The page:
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Joe Biden may be running out of time to jump into the presidential race

If it seems like Joe Biden is taking a long time to decide whether to launch a presidential bid, that’s because he is. In fact, he’s taking a historically long time. Since the two major parties switched to a primary system for selecting their presidential picks four decades ago, only Jimmy Carter in 1976 and Walter Mondale in 1984 announced later in the calendar and then went on to capture their party’s nod, according to a Fortune review of Federal Election Commission records.

In fairness, Biden is confronting an unusual mix of considerations. Perhaps foremost, there’s the question of whether he’s emotionally up to the task, only four months after the loss of his eldest son to brain cancer. The vice president has been strikingly candid in describing how he’s wrestling with his grief, telling “The Late Show” host Stephen Colbert earlier this month that he believes a presidential contender must be prepared to give “110%” to the quest. “I’d be lying if I said that I knew I was there,” Biden said.

Beyond that internal struggle, Biden must also confront a potentially prohibitive external challenge. Hillary Clinton’s campaign may look wobbly, but the former Secretary of State has piled up human and financial resources unprecedented for a nonincumbent. Burned by her collapse in the 2008 primaries, her operation has been girding for just the sort of longer-range threat a Biden run would pose. Whether it’d be possible for him to muster an operation to confront Clinton’s is hardly clear.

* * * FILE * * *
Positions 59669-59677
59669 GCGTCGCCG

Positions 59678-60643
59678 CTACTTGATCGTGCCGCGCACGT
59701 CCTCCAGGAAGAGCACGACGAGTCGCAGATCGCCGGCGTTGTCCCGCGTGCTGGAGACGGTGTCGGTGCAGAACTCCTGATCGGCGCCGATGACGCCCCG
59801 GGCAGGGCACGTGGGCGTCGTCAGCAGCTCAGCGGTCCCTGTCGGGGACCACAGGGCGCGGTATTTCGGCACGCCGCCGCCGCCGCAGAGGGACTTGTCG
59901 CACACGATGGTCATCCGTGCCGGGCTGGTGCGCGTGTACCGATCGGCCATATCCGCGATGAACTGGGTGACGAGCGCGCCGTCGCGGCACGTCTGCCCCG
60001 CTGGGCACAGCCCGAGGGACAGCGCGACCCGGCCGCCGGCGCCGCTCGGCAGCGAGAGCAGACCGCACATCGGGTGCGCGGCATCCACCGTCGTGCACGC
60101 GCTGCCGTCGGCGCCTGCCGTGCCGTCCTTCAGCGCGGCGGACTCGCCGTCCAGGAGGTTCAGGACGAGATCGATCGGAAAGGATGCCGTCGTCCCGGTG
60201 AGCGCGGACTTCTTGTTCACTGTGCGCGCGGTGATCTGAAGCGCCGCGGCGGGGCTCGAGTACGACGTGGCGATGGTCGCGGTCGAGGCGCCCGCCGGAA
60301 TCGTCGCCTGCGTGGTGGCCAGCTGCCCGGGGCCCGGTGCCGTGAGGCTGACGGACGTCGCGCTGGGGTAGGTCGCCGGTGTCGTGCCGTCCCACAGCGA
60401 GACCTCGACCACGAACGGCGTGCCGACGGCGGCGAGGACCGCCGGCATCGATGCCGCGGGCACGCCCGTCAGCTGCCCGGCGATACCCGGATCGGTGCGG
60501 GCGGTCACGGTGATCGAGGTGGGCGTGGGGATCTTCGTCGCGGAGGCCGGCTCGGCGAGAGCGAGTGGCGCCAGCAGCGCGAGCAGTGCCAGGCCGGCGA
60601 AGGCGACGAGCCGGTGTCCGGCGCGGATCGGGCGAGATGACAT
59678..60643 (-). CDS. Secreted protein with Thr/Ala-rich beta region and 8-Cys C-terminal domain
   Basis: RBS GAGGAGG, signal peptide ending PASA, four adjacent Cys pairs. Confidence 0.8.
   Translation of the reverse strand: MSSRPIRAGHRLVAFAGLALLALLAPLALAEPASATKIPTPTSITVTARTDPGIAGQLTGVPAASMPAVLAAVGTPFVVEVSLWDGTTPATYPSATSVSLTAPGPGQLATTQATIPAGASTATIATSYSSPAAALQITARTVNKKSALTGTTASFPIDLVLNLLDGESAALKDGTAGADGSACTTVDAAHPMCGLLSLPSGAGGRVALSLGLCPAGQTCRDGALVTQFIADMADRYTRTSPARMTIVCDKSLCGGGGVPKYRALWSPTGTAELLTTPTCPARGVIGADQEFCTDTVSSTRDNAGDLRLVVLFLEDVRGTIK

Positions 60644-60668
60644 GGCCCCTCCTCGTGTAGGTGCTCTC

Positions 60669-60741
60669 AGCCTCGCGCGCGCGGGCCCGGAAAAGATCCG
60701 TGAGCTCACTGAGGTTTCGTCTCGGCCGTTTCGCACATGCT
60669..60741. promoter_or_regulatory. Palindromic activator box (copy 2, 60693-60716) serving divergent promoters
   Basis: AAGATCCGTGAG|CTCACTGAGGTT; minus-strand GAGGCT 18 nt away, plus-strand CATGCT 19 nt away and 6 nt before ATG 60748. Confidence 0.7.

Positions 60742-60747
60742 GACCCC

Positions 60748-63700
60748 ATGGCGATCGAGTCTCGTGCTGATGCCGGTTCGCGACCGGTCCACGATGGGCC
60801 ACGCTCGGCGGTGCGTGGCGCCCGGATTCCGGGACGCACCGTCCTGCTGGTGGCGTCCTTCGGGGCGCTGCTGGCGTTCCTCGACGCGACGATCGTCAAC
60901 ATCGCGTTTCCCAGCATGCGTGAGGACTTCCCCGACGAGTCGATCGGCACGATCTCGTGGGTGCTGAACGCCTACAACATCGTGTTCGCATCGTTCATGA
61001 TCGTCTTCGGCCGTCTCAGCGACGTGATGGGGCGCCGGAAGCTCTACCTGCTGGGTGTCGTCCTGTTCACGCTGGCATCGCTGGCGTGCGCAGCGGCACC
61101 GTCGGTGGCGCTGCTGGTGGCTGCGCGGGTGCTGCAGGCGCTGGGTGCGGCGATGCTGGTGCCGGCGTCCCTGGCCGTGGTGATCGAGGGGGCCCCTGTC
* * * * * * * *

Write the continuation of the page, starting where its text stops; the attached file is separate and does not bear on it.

But increasingly, the clock itself poses its own problem. For better or worse, Biden doesn’t face a single hard deadline that will force a decision. Instead, he’s now approaching a cascade of mini-deadlines, each one making a competitive bid more difficult as it passes. First up, Oct. 13 brings the kickoff Democratic debate, hosted by CNN in Las Vegas. The cable network announced this week it would bend over backwards to accommodate the veep, allowing him to participate if he announces his candidacy as late as the day of the event. Then, Nov. 9 marks the filing deadline for the Arkansas primary — the first in a run of such qualifying dates. Over the following three months, opportunities to make the ballots in 19 other states will expire one by one. And by the time the New Hampshire primary rolls around on Feb. 9, if Biden decided to wait that long to see how Clinton faired in the earliest contests, his options would be constrained to point of foreclosure. That is, the contests for which he’d still be eligible likely wouldn’t offer enough delegates for him to mount a comeback.

There’s a silver lining for Biden in the historical record. When it comes to the general election, a candidate’s announcement date isn’t his destiny. Carter mounted the shortest presidential campaign in modern American history in 1976 — a relative sprint, spanning 251 days from his launch until Election Day — and emerged victorious. He followed it up four years later by kicking off the longest official presidential campaign in modern history, a marathon 1,324 days, and suffered a mortifying landslide defeat to Ronald Reagan. But as a pol who’s stoked presidential ambitions since his first run in 1988, Biden knows better than anybody that things change.